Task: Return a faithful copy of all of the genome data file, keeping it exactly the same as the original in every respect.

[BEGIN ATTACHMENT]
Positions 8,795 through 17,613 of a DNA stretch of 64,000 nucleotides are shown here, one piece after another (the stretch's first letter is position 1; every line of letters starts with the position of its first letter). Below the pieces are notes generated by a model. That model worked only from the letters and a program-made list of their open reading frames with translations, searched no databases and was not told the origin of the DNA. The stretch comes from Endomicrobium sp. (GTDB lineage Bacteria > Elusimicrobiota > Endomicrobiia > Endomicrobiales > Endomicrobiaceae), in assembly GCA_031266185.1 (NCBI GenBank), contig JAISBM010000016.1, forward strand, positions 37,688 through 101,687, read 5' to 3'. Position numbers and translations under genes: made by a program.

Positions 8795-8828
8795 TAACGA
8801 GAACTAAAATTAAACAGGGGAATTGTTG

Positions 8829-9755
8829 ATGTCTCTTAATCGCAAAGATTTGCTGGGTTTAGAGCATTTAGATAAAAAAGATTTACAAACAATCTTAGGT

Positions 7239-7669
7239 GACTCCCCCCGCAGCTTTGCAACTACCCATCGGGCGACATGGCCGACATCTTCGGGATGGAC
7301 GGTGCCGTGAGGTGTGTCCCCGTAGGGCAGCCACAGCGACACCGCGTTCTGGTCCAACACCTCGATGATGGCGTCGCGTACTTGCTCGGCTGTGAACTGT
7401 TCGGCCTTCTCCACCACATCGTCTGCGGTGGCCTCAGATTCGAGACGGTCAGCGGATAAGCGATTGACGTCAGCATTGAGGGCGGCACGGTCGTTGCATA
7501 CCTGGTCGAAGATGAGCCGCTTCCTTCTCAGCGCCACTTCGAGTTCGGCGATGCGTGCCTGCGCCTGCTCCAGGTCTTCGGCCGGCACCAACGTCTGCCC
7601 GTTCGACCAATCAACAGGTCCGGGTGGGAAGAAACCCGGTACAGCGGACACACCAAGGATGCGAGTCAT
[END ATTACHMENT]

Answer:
Positions 8,795 through 17,613 of a DNA stretch of 64,000 nucleotides are shown here, one piece after another (the stretch's first letter is position 1; every line of letters starts with the position of its first letter). Below the pieces are notes generated by a model. That model worked only from the letters and a program-made list of their open reading frames with translations, searched no databases and was not told the origin of the DNA. The stretch comes from Endomicrobium sp. (GTDB lineage Bacteria > Elusimicrobiota > Endomicrobiia > Endomicrobiales > Endomicrobiaceae), in assembly GCA_031266185.1 (NCBI GenBank), contig JAISBM010000016.1, forward strand, positions 37,688 through 101,687, read 5' to 3'. Position numbers and translations under genes: made by a program.

Positions 8795-8828
8795 TAACGA
8801 GAACTAAAATTAAACAGGGGAATTGTTG

Positions 8829-9755
8829 ATGTCTCTTAATCGCAAAGATTTGCTGGGTTTAGAGCATTTAGATAAAAAAGATTTACAAACAATCTTAGGT

Positions 7239-7669
7239 GACTCCCCCCGCAGCTTTGCAACTACCCATCGGGCGACATGGCCGACATCTTCGGGATGGAC
7301 GGTGCCGTGAGGTGTGTCCCCGTAGGGCAGCCACAGCGACACCGCGTTCTGGTCCAACACCTCGATGATGGCGTCGCGTACTTGCTCGGCTGTGAACTGT
7401 TCGGCCTTCTCCACCACATCGTCTGCGGTGGCCTCAGATTCGAGACGGTCAGCGGATAAGCGATTGACGTCAGCATTGAGGGCGGCACGGTCGTTGCATA
7501 CCTGGTCGAAGATGAGCCGCTTCCTTCTCAGCGCCACTTCGAGTTCGGCGATGCGTGCCTGCGCCTGCTCCAGGTCTTCGGCCGGCACCAACGTCTGCCC
7601 GTTCGACCAATCAACAGGTCCGGGTGGGAAGAAACCCGGTACAGCGGACACACCAAGGATGCGAGTCAT